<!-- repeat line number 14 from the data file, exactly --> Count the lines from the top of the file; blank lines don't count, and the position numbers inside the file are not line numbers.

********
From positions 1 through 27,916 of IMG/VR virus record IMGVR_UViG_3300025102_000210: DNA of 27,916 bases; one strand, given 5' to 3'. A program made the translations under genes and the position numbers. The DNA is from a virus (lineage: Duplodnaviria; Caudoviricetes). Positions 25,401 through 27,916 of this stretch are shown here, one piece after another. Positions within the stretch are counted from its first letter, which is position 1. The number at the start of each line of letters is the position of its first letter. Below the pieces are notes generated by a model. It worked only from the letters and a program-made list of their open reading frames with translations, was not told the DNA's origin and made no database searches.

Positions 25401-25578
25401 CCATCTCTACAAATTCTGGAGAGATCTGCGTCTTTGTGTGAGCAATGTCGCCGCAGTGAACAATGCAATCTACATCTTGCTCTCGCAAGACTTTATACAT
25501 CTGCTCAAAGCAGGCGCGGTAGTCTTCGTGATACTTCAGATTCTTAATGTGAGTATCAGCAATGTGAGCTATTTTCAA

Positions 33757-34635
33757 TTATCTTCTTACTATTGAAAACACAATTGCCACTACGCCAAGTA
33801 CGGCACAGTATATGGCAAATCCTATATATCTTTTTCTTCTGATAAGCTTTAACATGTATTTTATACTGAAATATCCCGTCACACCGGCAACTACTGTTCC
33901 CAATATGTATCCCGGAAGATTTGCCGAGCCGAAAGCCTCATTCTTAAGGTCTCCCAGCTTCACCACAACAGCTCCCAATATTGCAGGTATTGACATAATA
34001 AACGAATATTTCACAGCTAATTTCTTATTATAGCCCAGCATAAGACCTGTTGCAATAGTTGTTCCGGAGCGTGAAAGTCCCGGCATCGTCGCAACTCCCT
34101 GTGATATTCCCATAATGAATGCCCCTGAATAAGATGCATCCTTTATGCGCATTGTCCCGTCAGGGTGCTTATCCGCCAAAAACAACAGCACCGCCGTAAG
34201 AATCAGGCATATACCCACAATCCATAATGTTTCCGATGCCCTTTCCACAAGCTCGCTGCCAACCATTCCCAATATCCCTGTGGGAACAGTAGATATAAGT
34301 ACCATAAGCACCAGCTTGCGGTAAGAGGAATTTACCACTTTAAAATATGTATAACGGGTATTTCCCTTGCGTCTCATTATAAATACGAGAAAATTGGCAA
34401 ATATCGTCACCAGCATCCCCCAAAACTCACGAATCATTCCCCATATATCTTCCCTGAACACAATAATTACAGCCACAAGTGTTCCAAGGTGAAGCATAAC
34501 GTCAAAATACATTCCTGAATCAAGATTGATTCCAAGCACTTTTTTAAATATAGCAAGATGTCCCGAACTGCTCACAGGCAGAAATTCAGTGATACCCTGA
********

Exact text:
34501 GTCAAAATACATTCCTGAATCAAGATTGATTCCAAGCACTTTTTTAAATATAGCAAGATGTCCCGAACTGCTCACAGGCAGAAATTCAGTGATACCCTGA